So many films overstay their welcome, it's rare to come across a movie that should, legitimately, be about twice as long as it is. Such is the case with Great Directors, but that's not entirely a compliment; director Angela Ismailos profiles ten of our greatest living directors in about 89 minutes, so you do the math. With those kind of time restraints, some folks are bound to get short shrift--Richard Linklater is barely glimpsed until well past the halfway mark; John Sayles disappears so early that by the time he was included in a film-ending montage, I'd forgotten he was even one of the subjects. Add in Ismailos, a filmmaker who clearly enjoys being on-screen herself, and you begin to get a pretty clear summary of the picture's problems.
This is not to say that Great Directors isn't worth seeing--each of the profiled directors (Bernardo Bertolucci, Catherine Breillat, Liliana Cavani, Stephen Frears, Todd Haynes, Linklater, Ken Loach, David Lynch, Sayles, and Agnés Varda) shares fascinating anecdotes, and the assemblage of clips is well-chosen and fast-paced. Ismailos and editor Christina Burchard work with a non-chronological, non-linear organizational style that somehow works; they follow thematic leaps of faith rather than encapsulating one filmmaker at a time. They work through some of the subjects' humble beginnings: Bertolucci remembers meeting Passolini as a movie-crazed teen, and going to work as his assistant director. Lynch recalls how he was hired by Mel Brooks for his first Hollywood movie, The Elephant Man. Loach and Frears remember learning the ropes at the BBC in the 1960s and 1970s.
They walk through their breakthroughs, their successes, and their failures (Lynch says that Dune was "to be fair... only about 75% nightmare"). They discuss periods of self-doubt and self-imposed exile; Varda speaks most eloquently, stating that, for her, "an apple tree is supposed to make apples, and you're supposed to create something." And Lynch explains his frequent refusal to "explain" his films on commentaries and in interviews thus: "The film is the thing. It's the whole thing. It's there, and that's it."
Of course, the filmmakers discuss their influences--Bergman, Fellini, Kubrick, Hitchcock. And we occasionally marvel at the connections: Sirk inspired Fassbinder, who inspired Haynes, who subsequently went back to Sirk when he made Far From Heaven. There's not much here in the way of pointed commentary--save for Sayles, who provides tales from the front lines (he famously funds the independent films he writes and directs by working as a Hollywood script doctor) that are sharp and biting.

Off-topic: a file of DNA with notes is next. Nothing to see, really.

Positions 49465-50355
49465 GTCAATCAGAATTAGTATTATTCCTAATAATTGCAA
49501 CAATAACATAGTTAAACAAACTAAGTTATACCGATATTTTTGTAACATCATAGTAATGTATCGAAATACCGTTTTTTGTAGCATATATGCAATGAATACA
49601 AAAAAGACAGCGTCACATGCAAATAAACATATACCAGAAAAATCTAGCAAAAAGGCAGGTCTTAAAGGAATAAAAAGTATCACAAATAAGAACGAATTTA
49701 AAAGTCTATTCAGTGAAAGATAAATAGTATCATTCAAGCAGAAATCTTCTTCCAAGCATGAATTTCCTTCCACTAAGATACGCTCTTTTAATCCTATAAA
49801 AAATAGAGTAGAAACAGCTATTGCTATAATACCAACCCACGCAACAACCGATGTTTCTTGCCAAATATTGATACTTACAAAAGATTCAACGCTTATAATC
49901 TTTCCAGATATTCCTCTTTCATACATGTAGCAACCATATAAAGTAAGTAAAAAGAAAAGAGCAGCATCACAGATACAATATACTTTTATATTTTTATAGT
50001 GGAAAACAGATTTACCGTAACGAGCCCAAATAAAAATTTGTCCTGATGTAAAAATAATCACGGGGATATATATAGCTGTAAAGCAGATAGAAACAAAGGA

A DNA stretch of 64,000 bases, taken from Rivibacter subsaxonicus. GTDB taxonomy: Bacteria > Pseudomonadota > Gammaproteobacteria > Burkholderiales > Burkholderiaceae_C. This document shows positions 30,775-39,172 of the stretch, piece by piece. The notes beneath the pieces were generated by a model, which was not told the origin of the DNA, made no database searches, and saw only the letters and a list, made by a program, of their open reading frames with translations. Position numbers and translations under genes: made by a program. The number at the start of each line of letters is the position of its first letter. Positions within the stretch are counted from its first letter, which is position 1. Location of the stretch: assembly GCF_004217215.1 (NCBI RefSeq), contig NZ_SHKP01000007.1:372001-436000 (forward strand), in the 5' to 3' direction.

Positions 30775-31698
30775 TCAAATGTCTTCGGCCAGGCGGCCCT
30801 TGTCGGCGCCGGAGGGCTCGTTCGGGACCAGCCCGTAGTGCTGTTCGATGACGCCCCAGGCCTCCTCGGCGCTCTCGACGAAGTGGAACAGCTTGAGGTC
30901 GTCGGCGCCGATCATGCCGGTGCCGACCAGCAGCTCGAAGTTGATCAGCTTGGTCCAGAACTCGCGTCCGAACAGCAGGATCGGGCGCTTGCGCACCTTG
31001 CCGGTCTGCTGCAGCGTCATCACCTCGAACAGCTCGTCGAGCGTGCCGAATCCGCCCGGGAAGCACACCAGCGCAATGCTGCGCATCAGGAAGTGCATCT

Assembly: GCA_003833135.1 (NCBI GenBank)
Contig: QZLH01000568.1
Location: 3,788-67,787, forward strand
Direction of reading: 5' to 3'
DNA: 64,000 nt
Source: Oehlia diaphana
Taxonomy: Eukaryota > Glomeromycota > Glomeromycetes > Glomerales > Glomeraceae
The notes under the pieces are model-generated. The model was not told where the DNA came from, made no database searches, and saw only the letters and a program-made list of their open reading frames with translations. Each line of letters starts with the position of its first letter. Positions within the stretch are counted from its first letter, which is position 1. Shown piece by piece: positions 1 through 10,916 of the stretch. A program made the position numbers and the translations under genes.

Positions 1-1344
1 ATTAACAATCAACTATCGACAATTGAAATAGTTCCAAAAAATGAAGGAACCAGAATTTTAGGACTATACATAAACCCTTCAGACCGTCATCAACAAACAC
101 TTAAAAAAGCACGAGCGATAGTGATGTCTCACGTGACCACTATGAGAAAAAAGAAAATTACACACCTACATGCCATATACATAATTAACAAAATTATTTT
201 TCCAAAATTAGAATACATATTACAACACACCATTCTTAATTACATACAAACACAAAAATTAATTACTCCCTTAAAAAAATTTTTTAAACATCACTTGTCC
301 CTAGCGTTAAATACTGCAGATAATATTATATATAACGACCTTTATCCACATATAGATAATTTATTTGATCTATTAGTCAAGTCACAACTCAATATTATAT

But then he's gone from the movie. The primary flaw of Great Directors is that it's uneven--we feel as though some of the filmmakers (Bertolucci, Lynch, Haynes) have been thoroughly covered, and others (Sayles, Cavani, Linklater) barely skimmed. There are also immediate questions about exactly how much a first-person movie this should be; not only does Ismailos insert herself into the interviews whenever possible, but in selecting B-roll for her voice-overs, she eschews sensible choices like clips and photos, instead giving us artsy shots of her walking and driving around--presumably thinking about these great directors? Whatever the case, it smacks of self-indulgence.
There's much to learn from Great Directors, and great value in the voice it gives to the artists within. It's a solid, thoughtful, film, suffused with the love of cinema, even if it is, in many ways, somewhat incomplete.
Jason lives with his wife Rebekah and their daughter Lucy in New York. He holds an MA in Cultural Reporting and Criticism from NYU. He is film editor for Flavorwire and is a contributor to Salon, the Atlantic, and several other publications. His first book, Pulp Fiction: The Complete History of Quentin Tarantino's Masterpiece, was released last fall by Voyageur Press. He blogs at Fourth Row Center and is yet another critic with a Twitter feed.